May 28, 2018 10:30 pm
Updated: May 28, 2018 10:32 pm

Visitors flock to New Mexico church to witness weeping Virgin Mary statue

WATCH: Believers are flocking to a Catholic Church in Hobbs, New Mexico where a statue of the Virgin Mary began "crying" during Sunday Mass last week. Now a team from the local diocese will be investigating the statue to determine if the tears are something heavenly, or something else.

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A Virgin Mary statue at a Hispanic Catholic church in southeastern New Mexico is drawing visitors from around the region because believers say it appears tears are flowing from the statue’s face.

Visitors of the bronze statue located inside the auxiliary building of Our Lady of Guadalupe Catholic Church said Tuesday the statue wept, like it did for several hours last Sunday, the Hobbs News-Sun reported.

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“There were tears coming down her face again,” said church manager Judy Ronquillo, who was in the building on Tuesday when it took place.

Ronquillo said the statue began crying as the group inside the church finished a Rosary.

“It’s beautiful,” she said. “The tears aren’t watery, they are an oil-like substance and the tears smell like roses.”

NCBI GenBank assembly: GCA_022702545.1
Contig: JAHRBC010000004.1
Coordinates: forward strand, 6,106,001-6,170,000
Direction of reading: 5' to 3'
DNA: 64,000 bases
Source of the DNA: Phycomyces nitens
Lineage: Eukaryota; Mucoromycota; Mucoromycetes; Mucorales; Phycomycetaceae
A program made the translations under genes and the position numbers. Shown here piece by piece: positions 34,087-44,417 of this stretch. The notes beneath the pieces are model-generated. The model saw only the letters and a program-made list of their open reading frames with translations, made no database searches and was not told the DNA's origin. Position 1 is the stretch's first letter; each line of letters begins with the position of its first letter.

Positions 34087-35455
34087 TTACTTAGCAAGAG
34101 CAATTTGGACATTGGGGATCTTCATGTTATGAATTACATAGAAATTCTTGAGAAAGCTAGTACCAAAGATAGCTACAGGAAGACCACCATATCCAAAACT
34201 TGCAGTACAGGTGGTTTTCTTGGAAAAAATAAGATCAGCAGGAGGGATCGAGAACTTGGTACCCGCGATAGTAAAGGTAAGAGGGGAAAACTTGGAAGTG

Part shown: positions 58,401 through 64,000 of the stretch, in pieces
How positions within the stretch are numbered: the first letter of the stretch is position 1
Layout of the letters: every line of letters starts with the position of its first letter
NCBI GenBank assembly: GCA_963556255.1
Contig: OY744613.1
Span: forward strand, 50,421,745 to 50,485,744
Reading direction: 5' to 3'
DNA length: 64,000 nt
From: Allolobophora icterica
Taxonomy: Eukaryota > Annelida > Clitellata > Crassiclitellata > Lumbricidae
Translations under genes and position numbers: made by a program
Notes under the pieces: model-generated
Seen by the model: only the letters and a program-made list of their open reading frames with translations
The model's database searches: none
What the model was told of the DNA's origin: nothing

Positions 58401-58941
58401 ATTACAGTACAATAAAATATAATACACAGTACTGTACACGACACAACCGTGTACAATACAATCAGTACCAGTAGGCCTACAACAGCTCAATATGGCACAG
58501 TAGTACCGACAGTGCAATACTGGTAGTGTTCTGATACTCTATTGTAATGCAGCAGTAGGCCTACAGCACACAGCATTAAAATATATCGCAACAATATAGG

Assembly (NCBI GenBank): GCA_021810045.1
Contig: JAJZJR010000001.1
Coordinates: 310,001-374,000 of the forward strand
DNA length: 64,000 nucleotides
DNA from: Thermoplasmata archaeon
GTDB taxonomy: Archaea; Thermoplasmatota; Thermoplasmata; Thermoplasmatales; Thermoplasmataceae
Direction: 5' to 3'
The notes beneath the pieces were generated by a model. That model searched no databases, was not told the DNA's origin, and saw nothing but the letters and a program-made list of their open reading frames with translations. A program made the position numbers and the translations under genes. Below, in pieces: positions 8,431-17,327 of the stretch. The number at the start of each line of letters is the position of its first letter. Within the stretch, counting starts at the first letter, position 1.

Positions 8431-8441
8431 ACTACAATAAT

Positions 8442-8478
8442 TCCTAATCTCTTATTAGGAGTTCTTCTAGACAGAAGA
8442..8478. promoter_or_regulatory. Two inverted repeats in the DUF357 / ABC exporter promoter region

Fellow parishioner Laura Cisneros, who was with her family at the Sunday Mass when the statue began crying, was also present Tuesday. She says it was “amazing.”

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Tuesday’s visitors came from throughout southeastern New Mexico and west Texas, as far as San Antonio and El Paso, Ronquillo said.

Odessa resident Brian Morales was one of them. He said he believes God saved his life in a car accident a year ago. Morales believes he died, then saw a white light and was visited by God. It was the first of three similar instances, he said.

“God touched me,” Morales said. “Since I have seen him, I am a changed man and I felt the need to come here. He has me (alive) for a reason. I want to start college and eventually help people who are diagnosed with cancer. What’s happening here with the Virgin Mary is great.”

The church has not closed since the statue began weeping May 20, Ronquillo said. Parishioners and church staff have taken turns watching the statue. The line to visit it Tuesday afternoon was around 100 people long and reached from one side of the auxiliary room to the next, near the building’s entrance.

The only time visitors are not allowed to approach the statue is during the church’s morning and evening Mass celebrations.

“We are going to stay open as long as it takes,” Ronquillo said. “We’ve had people who aren’t Catholic ask if they could come and the answer is ‘Yes!’ You don’t have to be Catholic to witness the miracle. You just have to believe it in your heart.”

© 2018 The Canadian Press

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